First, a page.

Prominent from these two studies is the importance of both the fitness trainer and education when incorporating wearable devices into group training. To facilitate that connection, the fitness trainer needs to know how to interpret an exerciser’s information, explain to the exerciser what the data means and apply it to adjust an exerciser’s workout to achieve their desired results.

When small group training programs incorporate wearable fitness technology and use it to benefit their members by capitalizing on the ability to interpret data and prescribe individualized workouts, it can improve a facility’s revenue, member retention, and deliver new levels in the small group training experience.

Small Group Training Program Structure

There isn’t one model that is the right way to structure small group training. Different models and a few different formats may work better for different member groups, facility types, or locations. Know your members and understand the dynamics of your location. Offering members a choice in how they participate in their personal fitness program keeps them engaged, exercising, and coming back to the facility. 

Small group training programs structure varies in purpose, format, and the type of fitness training. SGT consists of from two to four people which differs from group training that can have from 5 upwards of 30 people. Small group training programs center around three general areas: equipment-based, technique- or skill-based, or outcome-based.

  • Equipment-based small group training appeals to exercisers who prefer a certain style of training or equipment type, such as kettlebells or suspension training devices.
  • Technique- or skill-based small group training allows for a targeted approach to individuals preparing for an activity or sport, such as a marathon, CrossFit® championship, or triathlon.
  • Outcome-based small group training is for those clients who are looking for a specific physical result or change from the program, with weight loss typically being the primary goal.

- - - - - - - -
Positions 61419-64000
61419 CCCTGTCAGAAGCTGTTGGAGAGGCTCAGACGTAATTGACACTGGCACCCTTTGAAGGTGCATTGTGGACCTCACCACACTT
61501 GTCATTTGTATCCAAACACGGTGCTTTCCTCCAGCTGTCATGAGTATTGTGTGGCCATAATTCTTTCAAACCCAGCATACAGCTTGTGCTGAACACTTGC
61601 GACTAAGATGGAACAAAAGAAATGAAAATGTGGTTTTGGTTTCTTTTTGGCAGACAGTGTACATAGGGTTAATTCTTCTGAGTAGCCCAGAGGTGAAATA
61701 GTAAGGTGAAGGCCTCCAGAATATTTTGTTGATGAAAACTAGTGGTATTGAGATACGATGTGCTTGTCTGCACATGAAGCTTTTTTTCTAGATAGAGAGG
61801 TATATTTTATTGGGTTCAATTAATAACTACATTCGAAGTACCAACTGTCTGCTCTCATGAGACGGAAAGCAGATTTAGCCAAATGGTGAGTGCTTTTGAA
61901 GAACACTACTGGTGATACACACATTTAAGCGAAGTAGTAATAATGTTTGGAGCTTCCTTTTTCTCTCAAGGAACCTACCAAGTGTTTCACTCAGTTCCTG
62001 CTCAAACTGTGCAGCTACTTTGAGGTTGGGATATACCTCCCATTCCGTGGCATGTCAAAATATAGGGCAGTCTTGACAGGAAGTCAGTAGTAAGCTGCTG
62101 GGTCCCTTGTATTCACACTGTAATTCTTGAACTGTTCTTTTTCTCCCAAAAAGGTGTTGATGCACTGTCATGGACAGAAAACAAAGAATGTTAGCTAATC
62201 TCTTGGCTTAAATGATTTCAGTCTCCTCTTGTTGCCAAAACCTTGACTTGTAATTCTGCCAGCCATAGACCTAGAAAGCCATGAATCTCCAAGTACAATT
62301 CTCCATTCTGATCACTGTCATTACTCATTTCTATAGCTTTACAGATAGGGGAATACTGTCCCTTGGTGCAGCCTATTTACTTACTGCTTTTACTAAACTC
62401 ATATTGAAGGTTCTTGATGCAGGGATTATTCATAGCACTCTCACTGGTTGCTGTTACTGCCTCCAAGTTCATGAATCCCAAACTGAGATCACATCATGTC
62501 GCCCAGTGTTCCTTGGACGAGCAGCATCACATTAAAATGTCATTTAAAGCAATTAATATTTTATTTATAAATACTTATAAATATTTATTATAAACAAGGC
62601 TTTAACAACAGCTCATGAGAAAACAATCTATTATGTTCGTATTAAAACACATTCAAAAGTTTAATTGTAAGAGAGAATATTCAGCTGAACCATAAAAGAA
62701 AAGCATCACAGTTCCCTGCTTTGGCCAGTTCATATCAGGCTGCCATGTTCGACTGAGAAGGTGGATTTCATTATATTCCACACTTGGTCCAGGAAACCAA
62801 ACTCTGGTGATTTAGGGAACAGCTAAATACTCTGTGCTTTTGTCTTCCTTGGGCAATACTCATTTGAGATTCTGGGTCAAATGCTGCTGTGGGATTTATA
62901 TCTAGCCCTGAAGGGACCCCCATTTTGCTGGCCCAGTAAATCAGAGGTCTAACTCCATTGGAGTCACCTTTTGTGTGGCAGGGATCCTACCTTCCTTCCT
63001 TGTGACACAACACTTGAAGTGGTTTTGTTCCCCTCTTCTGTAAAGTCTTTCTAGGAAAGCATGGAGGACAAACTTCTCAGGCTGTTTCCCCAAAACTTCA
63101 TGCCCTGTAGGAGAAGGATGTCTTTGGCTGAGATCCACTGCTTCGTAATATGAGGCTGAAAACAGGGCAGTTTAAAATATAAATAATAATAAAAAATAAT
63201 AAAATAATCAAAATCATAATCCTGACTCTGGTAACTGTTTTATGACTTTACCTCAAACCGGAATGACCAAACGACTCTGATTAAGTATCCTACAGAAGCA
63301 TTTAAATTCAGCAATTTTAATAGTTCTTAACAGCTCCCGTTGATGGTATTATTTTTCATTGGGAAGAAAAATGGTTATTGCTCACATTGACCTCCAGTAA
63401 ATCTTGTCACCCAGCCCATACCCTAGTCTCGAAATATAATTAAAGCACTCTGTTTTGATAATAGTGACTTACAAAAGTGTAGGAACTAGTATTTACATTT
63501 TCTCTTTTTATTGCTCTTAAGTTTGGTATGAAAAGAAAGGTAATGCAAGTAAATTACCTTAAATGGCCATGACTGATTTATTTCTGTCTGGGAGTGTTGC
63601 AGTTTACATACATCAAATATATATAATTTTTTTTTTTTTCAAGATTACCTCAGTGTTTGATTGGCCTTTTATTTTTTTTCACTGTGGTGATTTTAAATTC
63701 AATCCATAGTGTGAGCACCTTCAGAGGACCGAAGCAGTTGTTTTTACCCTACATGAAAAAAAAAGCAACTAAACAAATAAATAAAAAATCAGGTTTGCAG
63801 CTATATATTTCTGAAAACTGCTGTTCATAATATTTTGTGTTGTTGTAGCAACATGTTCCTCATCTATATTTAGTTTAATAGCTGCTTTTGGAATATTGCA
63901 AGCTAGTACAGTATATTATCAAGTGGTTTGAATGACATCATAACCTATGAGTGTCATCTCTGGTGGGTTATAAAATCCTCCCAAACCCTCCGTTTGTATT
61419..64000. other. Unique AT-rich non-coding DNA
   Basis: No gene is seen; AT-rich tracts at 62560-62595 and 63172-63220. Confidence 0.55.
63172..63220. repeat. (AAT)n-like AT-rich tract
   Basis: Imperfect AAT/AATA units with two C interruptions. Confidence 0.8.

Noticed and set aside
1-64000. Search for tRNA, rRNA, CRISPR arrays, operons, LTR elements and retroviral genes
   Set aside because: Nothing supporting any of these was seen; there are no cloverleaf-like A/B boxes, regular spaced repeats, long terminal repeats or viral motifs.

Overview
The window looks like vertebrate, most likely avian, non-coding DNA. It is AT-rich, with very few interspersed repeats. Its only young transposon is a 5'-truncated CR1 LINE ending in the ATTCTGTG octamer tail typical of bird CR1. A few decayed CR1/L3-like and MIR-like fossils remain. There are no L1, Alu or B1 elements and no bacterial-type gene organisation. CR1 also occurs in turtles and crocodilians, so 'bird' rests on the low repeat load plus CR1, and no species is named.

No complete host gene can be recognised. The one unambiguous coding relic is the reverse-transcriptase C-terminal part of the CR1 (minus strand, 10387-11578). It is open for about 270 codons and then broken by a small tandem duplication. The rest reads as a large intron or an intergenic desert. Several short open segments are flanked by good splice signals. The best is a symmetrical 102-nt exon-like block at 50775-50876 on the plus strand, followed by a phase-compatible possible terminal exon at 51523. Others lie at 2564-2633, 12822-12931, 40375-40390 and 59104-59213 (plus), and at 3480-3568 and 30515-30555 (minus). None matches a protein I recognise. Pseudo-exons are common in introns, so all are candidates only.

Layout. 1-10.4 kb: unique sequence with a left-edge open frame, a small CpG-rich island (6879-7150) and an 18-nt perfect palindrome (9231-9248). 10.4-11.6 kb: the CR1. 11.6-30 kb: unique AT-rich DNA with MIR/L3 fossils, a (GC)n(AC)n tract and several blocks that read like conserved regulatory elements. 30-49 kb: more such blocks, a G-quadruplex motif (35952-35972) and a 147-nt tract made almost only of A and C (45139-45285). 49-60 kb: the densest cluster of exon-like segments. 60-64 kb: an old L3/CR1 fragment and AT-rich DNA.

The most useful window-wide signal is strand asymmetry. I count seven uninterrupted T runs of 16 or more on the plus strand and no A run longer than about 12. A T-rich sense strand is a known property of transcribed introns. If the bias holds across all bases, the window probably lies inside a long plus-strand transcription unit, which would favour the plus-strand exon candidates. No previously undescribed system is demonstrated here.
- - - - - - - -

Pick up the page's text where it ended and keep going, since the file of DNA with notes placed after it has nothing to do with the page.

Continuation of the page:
Often group personal training is modeled around a progressive structure of workouts over a given period, typically 8-10 weeks or with a seasonal focus. 85% of most studios, facilites, and premier clubs dedicate their personal group training programs to a progressive model. However, small group training can also take on a structure that resembles group fitness classes in which members attend either an unlimited or a set-number-per-month of small group training sessions offered on a perpetual basis.

Offering both an ongoing “drop-in” model and a progressive model allows flexibility for those members participating in a progressive small group training program to make up a session or two from the “drop-in” scheduled training. Plus, it is a great way to gradually introduce exercisers into small group training who eventually may sign up for progressive small group training.

Katrina Cochrane, Owner/Managing Director of Sports Training Solutions and the Regional Master Coach at the Australian Institute of Fitness, offers some essentials tips in developing and structuring your small group training business.  

A Club’s Best Asset: The Professional Fitness Trainer